Source: Ottawa Sun
It was a sad day in Canadian history when the Supreme Court of Canada struck down the Criminal Code provisions against assisted suicide in the February 2015 Carter decision, opening the way for Canada to join the small minority of countries and legal jurisdictions that allow either the direct killing of a patient or indirectly through prescriptions for lethal drugs.
The Supreme Court decision gave an air of inevitability to the legislation we saw presented in Ottawa on April 14. Bill C-14, the Liberal government’s so-called Medical Assistance in Dying bill will legalize both euthanasia and assisted suicide.
Parliament must pass a law by June 6, otherwise, the Carter decision goes into effect, leaving a legal vacuum on euthanasia and assisted suicide similar to that on abortion. This leaves legislators who oppose assisted death on principle between the devil and the deep blue sea.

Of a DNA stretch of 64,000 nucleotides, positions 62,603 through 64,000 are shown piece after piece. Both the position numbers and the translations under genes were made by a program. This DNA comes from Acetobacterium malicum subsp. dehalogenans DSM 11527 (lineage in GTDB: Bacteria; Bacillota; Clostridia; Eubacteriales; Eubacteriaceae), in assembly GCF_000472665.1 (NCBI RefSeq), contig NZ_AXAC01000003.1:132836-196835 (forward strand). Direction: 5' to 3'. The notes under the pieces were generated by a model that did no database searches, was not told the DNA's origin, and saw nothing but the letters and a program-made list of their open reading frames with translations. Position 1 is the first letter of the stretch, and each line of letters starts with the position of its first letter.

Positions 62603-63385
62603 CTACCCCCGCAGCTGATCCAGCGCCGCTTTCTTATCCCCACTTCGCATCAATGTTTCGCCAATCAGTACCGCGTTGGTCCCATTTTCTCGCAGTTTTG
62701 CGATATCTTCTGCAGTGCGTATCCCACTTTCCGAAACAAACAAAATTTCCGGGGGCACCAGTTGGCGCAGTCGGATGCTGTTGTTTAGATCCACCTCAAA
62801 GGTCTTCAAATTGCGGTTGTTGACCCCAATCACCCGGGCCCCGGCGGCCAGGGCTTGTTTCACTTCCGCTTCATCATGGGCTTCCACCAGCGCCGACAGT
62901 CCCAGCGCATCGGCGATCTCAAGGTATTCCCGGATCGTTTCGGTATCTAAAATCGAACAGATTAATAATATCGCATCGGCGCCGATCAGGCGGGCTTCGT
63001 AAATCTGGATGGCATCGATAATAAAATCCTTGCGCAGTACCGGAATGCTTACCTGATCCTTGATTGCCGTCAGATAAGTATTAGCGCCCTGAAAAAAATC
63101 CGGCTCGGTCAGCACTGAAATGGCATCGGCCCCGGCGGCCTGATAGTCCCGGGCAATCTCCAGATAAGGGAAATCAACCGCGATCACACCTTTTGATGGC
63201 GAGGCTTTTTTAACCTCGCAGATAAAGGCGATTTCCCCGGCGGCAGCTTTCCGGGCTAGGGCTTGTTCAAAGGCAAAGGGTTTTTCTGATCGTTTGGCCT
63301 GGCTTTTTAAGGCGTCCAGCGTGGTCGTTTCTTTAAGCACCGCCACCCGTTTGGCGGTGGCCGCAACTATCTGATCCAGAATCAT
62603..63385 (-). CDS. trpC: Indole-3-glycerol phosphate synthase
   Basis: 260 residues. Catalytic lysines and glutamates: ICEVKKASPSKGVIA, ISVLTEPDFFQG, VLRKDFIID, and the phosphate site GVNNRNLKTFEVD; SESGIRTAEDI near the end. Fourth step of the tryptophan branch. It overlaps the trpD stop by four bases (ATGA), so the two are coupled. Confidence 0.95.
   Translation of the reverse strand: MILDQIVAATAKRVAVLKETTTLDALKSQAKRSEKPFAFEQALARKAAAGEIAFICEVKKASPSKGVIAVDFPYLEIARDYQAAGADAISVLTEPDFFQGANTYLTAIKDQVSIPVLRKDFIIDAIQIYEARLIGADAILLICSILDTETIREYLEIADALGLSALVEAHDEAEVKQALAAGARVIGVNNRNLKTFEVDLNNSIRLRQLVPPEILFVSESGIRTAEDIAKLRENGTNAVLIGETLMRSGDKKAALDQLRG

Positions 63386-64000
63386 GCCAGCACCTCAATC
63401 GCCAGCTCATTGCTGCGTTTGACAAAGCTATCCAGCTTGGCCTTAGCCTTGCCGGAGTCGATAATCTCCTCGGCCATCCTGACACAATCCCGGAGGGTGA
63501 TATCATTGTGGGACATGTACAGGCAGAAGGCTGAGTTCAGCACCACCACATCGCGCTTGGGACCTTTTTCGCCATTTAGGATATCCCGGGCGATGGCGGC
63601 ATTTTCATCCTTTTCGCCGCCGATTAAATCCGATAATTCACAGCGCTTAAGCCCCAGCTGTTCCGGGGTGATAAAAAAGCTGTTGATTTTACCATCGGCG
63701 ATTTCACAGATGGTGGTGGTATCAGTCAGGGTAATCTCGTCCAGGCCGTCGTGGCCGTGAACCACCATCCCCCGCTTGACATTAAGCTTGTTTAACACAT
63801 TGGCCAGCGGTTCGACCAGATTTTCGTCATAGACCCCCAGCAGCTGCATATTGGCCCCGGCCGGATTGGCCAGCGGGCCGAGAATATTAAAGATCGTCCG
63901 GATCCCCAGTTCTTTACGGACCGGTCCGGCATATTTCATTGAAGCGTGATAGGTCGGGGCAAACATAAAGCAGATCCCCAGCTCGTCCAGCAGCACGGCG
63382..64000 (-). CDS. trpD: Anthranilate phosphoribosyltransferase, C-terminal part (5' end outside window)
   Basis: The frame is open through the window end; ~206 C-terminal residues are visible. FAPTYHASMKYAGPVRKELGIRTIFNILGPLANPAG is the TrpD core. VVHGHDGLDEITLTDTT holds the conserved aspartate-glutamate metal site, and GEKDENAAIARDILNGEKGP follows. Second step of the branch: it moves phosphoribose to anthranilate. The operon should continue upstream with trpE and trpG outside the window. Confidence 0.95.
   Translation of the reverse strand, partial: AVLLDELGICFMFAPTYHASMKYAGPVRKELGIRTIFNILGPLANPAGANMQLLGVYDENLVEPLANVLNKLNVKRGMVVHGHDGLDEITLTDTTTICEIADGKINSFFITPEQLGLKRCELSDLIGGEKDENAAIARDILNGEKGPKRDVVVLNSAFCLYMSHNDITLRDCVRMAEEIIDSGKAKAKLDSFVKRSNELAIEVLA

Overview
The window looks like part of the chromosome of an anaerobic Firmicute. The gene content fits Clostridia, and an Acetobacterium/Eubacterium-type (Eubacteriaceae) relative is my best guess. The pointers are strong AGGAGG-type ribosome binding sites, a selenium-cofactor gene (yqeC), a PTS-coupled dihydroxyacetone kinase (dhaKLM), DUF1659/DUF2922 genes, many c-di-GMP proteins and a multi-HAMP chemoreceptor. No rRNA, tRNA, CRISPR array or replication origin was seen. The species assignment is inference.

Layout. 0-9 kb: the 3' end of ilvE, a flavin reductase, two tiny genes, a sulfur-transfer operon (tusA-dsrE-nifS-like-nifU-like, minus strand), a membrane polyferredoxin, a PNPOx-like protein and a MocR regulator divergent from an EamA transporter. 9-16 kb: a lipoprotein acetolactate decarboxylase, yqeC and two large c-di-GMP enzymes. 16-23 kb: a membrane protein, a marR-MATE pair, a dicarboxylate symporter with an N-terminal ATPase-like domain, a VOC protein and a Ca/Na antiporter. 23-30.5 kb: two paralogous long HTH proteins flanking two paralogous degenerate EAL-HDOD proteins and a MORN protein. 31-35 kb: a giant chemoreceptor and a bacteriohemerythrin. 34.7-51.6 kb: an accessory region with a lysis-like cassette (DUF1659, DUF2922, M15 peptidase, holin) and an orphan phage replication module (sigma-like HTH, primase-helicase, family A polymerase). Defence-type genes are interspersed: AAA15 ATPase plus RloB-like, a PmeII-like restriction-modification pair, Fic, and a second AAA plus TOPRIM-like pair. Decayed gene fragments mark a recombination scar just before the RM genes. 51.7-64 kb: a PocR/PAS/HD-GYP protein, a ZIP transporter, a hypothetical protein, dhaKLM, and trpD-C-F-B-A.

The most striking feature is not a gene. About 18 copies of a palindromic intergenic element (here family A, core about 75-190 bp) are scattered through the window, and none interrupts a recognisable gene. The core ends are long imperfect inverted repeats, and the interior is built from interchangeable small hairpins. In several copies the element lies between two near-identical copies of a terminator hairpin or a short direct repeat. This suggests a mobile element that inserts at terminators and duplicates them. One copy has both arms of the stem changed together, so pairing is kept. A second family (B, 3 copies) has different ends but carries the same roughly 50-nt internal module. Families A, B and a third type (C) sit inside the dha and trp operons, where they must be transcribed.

The legislation we saw presented in the House of Commons on Thursday was not inevitable, however. The previous Conservative government and the present Liberal government had the option of invoking the charter’s notwithstanding clause to suspend the court’s decision for five years. The five weeks Bill C-14 has to pass through the House of Commons, the committee stage and the Senate is not enough time to consider the sea change in our laws and health-care system that legalized euthanasia and assisted suicide